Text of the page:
Stop Underestimating the Green New Deal
Eleven months ago, a primary election upset rocketed a 29-year-old bartender from the Bronx to national prominence. Alexandria Ocasio-Cortez, a member of the Democratic Socialists of America (DSA), became an instant sensation, the new face of the young, diverse, and stridently progressive wing of the Democratic Party.
This past April, the freshman congresswoman appeared at an MSNBC-hosted town hall to discuss her “Green New Deal.” It’s an ambitious plan to address manmade climate change, a problem she says is apocalyptic. “First of all, we’ve been here before,” she told the exuberant audience. “We’ve been here before with the Great Depression, we’ve been here before with World War II, even the Cold War. And the answer has been an ambitious and directed mobilization of the American economy to direct and solve our biggest problem.”
President Franklin Delano Roosevelt’s original New Deal was a series of federal programs meant to provide relief to the unemployed, recover the U.S. economy from the Great Depression, and introduce major reforms to the financial system.
While it failed to achieve those goals (the average unemployment rate between 1933 and 1940 was 18 percent), the New Deal did expand the government’s authority over the private sector in ways unprecedented in peace time. The top marginal income tax rate increased from 25 percent to 63 percent. Corporate, estate, and gift taxes were raised, along with taxes on cars, tires, gasoline, toiletries, electric energy, luxury items, bank checks, telephones, and telegraph messages.
The New Deal’s most audacious attempt at a state-planned economy was an NRA that Ocasio-Cortez would actually like: the National Recovery Administration. Managed by a former army general, the NRA regulated American businesses through minimum wages, minimum prices, and set hours of production. Industry leaders would draft codes that Roosevelt would then impose through executive orders. If you didn’t comply with these codes, you’d be penalized.
To show their neighbors that they were in line with the program, businesses hung posters of the NRA Blue Eagle in their windows (lest those same windows be broken by street toughs). It doesn’t take a leap of imagination to see the similarities between the public pressure of the Blue Eagle campaign and the culturally enforced social justice norms of today.
The NRA, the most blatant form of economic fascism ever to originate on America’s shores, was declared unconstitutional by the Supreme Court in 1935.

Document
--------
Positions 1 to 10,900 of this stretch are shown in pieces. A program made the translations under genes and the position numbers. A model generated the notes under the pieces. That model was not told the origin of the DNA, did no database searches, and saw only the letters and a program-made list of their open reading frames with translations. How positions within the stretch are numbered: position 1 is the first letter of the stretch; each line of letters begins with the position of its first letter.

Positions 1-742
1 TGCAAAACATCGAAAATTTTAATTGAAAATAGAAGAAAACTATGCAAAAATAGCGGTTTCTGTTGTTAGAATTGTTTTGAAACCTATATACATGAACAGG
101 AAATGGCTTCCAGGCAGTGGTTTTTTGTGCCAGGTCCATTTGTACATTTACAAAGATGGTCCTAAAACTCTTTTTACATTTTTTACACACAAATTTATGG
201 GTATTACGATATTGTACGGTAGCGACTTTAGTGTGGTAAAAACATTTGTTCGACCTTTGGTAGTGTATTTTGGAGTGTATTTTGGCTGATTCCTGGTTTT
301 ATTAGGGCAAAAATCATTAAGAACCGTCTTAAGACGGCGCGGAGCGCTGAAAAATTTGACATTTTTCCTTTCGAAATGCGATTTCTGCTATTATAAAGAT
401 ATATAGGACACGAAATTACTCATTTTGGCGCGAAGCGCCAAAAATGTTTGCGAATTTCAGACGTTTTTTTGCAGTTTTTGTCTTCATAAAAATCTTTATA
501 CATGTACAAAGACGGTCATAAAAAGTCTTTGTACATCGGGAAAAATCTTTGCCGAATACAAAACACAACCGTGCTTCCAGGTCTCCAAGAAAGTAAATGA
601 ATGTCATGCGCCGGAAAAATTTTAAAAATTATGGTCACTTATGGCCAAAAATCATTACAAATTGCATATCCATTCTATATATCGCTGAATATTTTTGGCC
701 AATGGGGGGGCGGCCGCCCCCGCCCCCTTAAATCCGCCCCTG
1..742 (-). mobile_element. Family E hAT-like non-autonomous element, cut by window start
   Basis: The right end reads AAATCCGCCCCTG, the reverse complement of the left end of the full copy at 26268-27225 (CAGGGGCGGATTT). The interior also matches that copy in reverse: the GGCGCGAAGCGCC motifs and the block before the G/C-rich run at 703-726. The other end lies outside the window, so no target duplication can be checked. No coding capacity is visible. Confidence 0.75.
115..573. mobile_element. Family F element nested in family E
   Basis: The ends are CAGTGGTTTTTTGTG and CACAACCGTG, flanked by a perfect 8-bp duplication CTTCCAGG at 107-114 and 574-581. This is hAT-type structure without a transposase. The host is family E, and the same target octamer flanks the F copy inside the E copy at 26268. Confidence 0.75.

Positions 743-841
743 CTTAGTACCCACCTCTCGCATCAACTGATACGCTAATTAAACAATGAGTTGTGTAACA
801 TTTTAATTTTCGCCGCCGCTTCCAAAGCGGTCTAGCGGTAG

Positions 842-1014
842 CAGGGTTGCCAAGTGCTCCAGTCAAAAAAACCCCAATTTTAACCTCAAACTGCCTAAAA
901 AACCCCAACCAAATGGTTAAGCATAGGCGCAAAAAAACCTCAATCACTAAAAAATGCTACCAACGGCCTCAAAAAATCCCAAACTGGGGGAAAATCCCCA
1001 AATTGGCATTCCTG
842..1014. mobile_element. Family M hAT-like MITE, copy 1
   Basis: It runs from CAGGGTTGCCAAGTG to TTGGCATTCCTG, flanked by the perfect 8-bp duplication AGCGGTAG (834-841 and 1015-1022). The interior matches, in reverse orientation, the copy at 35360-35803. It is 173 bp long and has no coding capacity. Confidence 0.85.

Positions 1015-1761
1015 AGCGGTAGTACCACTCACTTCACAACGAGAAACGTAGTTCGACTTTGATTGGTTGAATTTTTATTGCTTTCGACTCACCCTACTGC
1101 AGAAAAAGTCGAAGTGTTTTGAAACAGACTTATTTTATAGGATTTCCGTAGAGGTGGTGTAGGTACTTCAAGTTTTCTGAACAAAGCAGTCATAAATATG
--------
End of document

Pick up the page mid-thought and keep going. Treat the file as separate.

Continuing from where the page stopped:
Ocasio-Cortez’s second inspiration, the command economy of World War II, continued the same trend. Basic cooking items like sugar were unavailable, while goods like meat and gasoline were rationed. The government banned the production of new cars during the war, an emissions-cutting edict that probably had Ocasio-Cortez taking notes.
The Green New Deal, more accurately described by comedian Dave Smith as the Green Leap Forward, seeks to surpass its predecessors in scope, size, and revolutionary nature.
The primary goal of the 10-year plan is to “[d]ramatically expand existing renewable power sources and deploy new production capacity with the goal of meeting 100% of national power demand through renewable sources.” This means the total abolition of coal, nuclear, natural gas, and oil-based energy over the next decade, and replacing them with wind, solar, and other green alternatives.
This would require “upgrading every residential and industrial building for state-of-the-art energy efficiency, comfort and safety.” The economic impact would be the redesigning and rebuilding of every structure in the United States, the result of nearly four centuries of capital accumulation, in 1/40th the timeframe. The legal and philosophical impact would be the complete subversion of private property in America. When the government can dictate to a citizen that his home or business must be repurposed so it adheres to a national mobilization program, who really owns the structure? In fact, the proposal explicitly encourages the development of “cooperative and public ownership.”
Besides controlling where a person rests his head at night, the Green New Deal also seeks to “provide all members of our society, across all regions and all communities, the opportunity, training and education to be a full and equal participant in the transition, including through a job guarantee program to assure a living wage job to every person who wants one.” Every person who wants it can receive government work at a “living wage,” no matter how unproductive. This would immediately send workers from the private sector into government jobs that they can’t be fired from.